‘Superbull’ males: what role do they play and what drives their appearance within the Doryteuthis gahi Patagonian Shelf population?

Jessica B. Jones* (Corresponding Author), Graham J. Pierce, Paul Brickle, Zhanna N. Shcherbich, Alexander I. Arkhipkin

*Corresponding author for this work

Research output: Contribution to journalArticlepeer-review

2 Citations (Scopus)
1 Downloads (Pure)


Cephalopod populations exhibit high variability in life history characteristics such as longevity and size-at-age. Here, we aim to understand how characteristics of a newly-described ‘super-bull’ male morph in Doryteuthis gahi populations (Patagonian shelf) arise and whether there is a selective advantage. At the population level it is speculated that super-bulls provide temporal and spatial connectivity, but individual benefit is less obvious. Age structure and reproductive potential of males was investigated to determine whether super-bulls could provide connectivity. Environmental variables affecting size-at-age were explored to ascertain whether morphological differences were primarily phenotypically driven. Super-bulls from the autumn spawning cohort were significantly older than the residual population, with added longevity potentially leading to spawning with the following cohort. A reduction in relative testis weight was apparent in super-bulls, but spermatophore production remained high. Generalised additive mixed models (GAMMs) indicated temperature, location and hatch year had significant effects on size-at-age. Weak correlations between warm El Niño southern oscillation (ENSO) phases and super-bull abundance were found. Results suggest super-bulls provide temporal connectivity and arise through phenotypic plasticity, likely providing connectivity as a side effect of body shape and size rather than a genetically selected advantage.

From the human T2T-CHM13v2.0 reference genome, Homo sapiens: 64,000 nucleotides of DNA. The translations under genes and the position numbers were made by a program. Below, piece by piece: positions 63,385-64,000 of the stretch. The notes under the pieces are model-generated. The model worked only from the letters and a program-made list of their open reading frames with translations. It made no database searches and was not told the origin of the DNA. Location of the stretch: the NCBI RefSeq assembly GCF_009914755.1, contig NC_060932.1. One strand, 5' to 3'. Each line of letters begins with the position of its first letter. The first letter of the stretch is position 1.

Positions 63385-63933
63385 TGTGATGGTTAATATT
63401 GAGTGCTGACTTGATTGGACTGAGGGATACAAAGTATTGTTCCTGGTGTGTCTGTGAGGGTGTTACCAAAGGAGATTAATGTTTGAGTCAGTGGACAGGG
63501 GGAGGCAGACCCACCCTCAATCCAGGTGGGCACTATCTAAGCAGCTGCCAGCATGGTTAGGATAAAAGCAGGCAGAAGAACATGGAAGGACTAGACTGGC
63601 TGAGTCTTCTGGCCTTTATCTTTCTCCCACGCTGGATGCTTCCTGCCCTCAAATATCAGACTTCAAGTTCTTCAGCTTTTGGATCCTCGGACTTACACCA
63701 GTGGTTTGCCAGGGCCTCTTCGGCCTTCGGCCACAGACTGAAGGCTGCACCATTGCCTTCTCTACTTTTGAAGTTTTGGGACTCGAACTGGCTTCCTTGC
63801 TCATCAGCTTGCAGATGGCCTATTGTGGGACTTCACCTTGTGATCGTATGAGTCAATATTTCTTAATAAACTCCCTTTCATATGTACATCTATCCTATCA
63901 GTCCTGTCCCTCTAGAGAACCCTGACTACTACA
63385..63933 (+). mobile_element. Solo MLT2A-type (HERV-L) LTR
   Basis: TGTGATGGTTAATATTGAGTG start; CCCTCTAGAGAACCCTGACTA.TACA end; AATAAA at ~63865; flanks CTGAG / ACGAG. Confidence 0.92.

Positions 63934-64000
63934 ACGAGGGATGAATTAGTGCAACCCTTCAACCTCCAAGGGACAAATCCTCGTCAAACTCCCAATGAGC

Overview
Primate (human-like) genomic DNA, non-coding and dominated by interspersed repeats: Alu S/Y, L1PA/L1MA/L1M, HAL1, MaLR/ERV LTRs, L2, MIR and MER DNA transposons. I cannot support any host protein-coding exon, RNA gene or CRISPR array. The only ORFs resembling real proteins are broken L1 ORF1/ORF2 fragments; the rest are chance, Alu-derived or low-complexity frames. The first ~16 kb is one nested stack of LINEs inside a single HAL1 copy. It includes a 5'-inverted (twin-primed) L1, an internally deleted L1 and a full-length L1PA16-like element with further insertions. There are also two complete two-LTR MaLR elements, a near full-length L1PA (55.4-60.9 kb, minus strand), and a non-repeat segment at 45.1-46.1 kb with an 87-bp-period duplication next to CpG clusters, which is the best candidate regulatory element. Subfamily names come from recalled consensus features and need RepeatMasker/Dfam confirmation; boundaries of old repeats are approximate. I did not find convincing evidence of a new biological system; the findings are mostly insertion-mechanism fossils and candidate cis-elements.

Original languageEnglish
Pages (from-to)1805-1817
Number of pages13
JournalMarine and Freshwater Research
Issue number12
Early online date12 Apr 2019
Publication statusPublished - 31 Dec 2019


  • cephalopods
  • ecology
  • marine
  • population dynamics
  • reproductive biology
  • otoliths
  • population structure
  • plasticity
  • southwest Atlantic
  • reproduction
  • statolith


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